The fuchsia spotlight. Pink Marshmallow
Sunday, April 15, 2012
If you happen to be lucky enough to find yourself in sunny southern California on the fuchsia trail—or any gardening trail in fact—a visit to ➤ Weidners’ Nursery in Encinitas, located just a tad inland on the coast north of San Diego, is an absolute must. For years, Weidners’ has been celebrated for its annual display and spring offerings of huge, lush, almost sinfully abundant baskets of hanging flowers. Especially fuchsias. They’re almost legendary, in fact. It was standing under one such amazing, massive basket that I re-realized what a wonderful cultivar ‘Pink Marshmallow’ really is. Especially standing under it in the light of its own bright California skies.
Bred by the late, great Annabelle Stubbs (1913-2003) of Fort Bragg, California in 1971, ‘Pink Marshmallow’ is now a member of that élite and classic group of California double hybrids that includes such earlier California landmarks as ‘Swingtime’ (Tiret in 1950) and ‘Dark Eyes’ (Erikson in 1958). Between 1970 and 1997, Stubbs registered seventy-three new fuchsias noted for their well-formed flowers and the pleasing pastels of their colors. Like it’s famous compatriots, ‘Pink Marshmallow’ is a natural trailer, well suited to culture in hanging baskets, and it became an almost instant hit around the world when it was first introduced. Its abundant, very large flowers have pink tubes and broad, pinkish sepals, with green tips, that are elegantly reflexed over a full, ruffled petticoat of a corolla. The white petals are flushed with a bit of pink, attractively highlighted with some darker pink veining. The leaves are light to medium green. Seductively attractive and very easy to grow, 'Pink Marshmallow' is an excellent choice for both beginners and the experienced alike. Thank you, Annabelle!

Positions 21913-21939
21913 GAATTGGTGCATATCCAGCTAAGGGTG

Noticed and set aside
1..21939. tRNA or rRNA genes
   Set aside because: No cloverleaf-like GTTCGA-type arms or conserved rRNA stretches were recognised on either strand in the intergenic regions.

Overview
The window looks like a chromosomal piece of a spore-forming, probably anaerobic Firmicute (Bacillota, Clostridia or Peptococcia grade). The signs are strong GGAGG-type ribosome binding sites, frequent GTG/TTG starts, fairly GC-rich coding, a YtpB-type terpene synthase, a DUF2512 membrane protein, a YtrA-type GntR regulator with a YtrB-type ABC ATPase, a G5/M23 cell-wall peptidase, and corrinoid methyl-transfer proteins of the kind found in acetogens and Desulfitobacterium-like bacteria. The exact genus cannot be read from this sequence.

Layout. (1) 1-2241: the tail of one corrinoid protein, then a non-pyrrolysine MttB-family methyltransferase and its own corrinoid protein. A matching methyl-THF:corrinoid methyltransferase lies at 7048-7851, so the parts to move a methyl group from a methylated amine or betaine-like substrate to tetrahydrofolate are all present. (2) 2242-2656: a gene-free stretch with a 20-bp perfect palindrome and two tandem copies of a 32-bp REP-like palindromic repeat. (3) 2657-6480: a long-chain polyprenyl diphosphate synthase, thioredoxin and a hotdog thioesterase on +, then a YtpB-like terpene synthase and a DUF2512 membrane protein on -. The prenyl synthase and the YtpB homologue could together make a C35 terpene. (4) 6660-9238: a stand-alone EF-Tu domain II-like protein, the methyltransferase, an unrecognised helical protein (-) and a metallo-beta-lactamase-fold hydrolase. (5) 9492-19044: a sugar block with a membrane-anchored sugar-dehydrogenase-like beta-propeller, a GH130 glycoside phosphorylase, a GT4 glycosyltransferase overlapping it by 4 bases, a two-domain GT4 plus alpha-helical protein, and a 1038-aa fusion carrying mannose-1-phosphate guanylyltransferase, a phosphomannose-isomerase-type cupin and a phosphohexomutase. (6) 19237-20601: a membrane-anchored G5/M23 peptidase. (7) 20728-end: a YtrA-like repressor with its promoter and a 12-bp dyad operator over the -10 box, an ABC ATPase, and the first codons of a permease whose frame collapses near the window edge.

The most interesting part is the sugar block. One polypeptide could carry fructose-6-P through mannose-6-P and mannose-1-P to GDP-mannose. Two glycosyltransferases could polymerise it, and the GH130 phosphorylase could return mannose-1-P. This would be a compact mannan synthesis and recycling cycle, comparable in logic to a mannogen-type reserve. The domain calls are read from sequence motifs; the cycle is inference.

Basket of ‘Pink Marshmallow’ grown by Weidners’ Nursery in Encinitas, California. (AFS No. 996)